In 2014, there were approximately 11.3 million people in the U.S. who didn’t have the legal right to live in the country. According to the Pew Research Center, the 11.3 million people make up 5.1 percent of the U.S. labor force. Should these people be called illegal immigrants, undocumented immigrants or something else? It really depends on the individual’s circumstances.
An illegal immigrant refers to a person who has violated some immigration policy or law enforced by the U.S. A person who enters into the country illegally has committed a crime. Thus, the term illegal immigrant does apply. The question is not whether the person is human, as many immigration advocates want to focus on, but if a crime was committed. A person commits a criminal act under U.S. immigration laws if she:
- Enters the country without a visa or valid immigration documents
- Enters or attempt to enter the country at any time or place other than the areas designated by U.S. immigration
- Enters or attempts to enter the country by concealing, misrepresenting, or falsifying a material fact
- Re-enters the country after being deported and without valid visa or immigration documents
- Gain entry into the country using fraudulent or fake documents
- Impersonates a U.S. citizen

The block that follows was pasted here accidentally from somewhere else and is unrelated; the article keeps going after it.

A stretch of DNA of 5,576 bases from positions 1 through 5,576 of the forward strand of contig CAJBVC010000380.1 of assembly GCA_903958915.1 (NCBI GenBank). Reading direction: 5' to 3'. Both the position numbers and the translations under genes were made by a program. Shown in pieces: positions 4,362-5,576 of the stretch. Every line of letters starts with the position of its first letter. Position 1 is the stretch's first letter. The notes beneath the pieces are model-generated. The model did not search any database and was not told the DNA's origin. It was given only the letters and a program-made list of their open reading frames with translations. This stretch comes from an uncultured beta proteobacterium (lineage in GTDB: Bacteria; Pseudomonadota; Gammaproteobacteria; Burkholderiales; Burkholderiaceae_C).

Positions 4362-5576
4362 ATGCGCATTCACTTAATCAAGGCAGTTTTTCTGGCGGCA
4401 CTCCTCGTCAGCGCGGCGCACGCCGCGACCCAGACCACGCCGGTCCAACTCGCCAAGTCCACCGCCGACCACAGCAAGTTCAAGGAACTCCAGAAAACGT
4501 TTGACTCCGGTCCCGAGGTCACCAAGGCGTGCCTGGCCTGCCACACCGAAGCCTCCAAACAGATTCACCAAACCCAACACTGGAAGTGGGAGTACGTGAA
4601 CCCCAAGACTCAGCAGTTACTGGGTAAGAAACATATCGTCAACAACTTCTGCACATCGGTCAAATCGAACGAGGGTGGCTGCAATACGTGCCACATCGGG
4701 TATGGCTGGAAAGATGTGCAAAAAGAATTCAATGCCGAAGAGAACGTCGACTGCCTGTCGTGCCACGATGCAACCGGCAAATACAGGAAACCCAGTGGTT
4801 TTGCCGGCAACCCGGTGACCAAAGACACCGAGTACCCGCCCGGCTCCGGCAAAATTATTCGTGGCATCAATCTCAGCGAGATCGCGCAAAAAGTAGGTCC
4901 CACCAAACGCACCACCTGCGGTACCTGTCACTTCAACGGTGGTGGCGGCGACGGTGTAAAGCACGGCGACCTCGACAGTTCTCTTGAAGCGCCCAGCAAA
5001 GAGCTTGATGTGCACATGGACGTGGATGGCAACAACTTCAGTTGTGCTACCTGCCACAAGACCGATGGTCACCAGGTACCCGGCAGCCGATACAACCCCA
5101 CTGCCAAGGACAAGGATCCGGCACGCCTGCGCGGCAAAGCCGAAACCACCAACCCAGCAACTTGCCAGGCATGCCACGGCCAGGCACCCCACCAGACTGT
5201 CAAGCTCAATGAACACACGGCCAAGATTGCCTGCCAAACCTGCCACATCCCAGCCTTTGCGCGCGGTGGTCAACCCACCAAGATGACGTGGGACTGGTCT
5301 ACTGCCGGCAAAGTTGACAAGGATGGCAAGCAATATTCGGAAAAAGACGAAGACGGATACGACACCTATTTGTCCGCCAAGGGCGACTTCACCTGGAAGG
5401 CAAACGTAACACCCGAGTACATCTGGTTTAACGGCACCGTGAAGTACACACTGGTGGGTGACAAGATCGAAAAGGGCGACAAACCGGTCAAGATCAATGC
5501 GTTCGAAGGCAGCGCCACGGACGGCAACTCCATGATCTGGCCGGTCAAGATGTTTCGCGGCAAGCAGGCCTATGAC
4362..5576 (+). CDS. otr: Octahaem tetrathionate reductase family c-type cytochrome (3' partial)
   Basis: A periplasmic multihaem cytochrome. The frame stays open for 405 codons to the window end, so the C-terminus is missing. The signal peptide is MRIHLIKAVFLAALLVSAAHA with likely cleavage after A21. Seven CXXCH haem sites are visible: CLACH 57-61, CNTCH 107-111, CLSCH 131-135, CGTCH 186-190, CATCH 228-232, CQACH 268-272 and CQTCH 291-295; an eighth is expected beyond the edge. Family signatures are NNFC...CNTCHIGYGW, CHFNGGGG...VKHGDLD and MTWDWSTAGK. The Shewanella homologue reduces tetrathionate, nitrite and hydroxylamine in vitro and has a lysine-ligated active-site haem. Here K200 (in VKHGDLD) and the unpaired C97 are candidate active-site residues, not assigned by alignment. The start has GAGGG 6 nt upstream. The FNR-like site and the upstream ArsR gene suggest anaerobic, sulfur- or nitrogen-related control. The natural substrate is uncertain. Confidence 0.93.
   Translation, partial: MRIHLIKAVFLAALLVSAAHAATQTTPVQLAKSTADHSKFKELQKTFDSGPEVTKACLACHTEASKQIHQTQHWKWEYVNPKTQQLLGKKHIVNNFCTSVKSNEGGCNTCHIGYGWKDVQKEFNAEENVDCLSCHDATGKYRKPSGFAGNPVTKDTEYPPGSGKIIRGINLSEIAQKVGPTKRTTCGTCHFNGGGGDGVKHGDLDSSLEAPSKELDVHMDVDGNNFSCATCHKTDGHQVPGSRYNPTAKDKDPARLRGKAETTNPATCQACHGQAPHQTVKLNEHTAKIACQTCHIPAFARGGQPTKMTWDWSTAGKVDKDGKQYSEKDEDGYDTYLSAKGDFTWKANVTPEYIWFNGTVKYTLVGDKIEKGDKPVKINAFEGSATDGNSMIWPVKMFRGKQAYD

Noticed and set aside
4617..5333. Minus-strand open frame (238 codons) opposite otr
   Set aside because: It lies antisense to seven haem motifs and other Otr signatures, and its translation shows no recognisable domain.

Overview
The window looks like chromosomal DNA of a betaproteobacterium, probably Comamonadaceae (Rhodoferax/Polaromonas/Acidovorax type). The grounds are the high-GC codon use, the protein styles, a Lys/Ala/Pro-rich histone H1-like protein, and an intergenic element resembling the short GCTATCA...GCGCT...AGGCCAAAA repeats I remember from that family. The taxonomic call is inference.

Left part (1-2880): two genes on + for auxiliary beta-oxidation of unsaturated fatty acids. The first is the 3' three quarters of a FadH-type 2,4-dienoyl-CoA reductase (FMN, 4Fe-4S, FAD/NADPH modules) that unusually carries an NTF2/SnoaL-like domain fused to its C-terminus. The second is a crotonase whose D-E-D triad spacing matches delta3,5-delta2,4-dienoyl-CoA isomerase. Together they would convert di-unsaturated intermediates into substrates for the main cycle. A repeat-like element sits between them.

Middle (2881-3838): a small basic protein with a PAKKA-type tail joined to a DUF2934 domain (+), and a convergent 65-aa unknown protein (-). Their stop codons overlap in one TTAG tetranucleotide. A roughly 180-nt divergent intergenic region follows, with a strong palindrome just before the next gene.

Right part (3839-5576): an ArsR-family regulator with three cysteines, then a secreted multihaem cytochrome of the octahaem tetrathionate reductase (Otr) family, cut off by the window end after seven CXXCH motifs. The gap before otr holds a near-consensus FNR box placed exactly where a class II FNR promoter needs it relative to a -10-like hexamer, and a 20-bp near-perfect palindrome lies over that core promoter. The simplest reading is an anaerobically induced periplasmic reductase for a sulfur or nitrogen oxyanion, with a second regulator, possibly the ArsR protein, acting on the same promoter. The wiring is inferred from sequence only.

- Intentionally commits fraud on an immigration application
- Marries a U.S. citizen in a sham marriage for permanent resident status
This crime is punishable by six months of incarceration and a fine of $250. This punishment for each illegal entry a person attempts or succeeds in committing. Like other crimes in the United States, the federal government has the burden of proving its case beyond a reasonable doubt. In immigration, that means the government has to prove beyond a reasonable doubt that the immigrant did enter or attempt to enter the country illegally.
What about Undocumented Immigrants?
What about those who arrived in the U.S. legally, but remained in the country without a green card? If the non-citizens were here legally, but overstayed their welcome, they are considered undocumented immigrants. An undocumented immigrant is an individual who entered the country legally, but fails to leave before his visa expires. This was the case for many of the 9/11 hijackers who overstayed their student visas.
Is overstaying a visa a crime? No.
To remain in the country without legal authorized immigration status is a violation of immigration laws. A violation is punishable by civil penalties, not criminal ones. However, civil penalties for undocumented immigration include deportation. Although undocumented immigrants do not have to pay fines or serve jail time, illegal immigrants and undocumented immigrants can both be deported from the United States.
Authored by Taelonnda Sewell, LegalMatch Legal Writer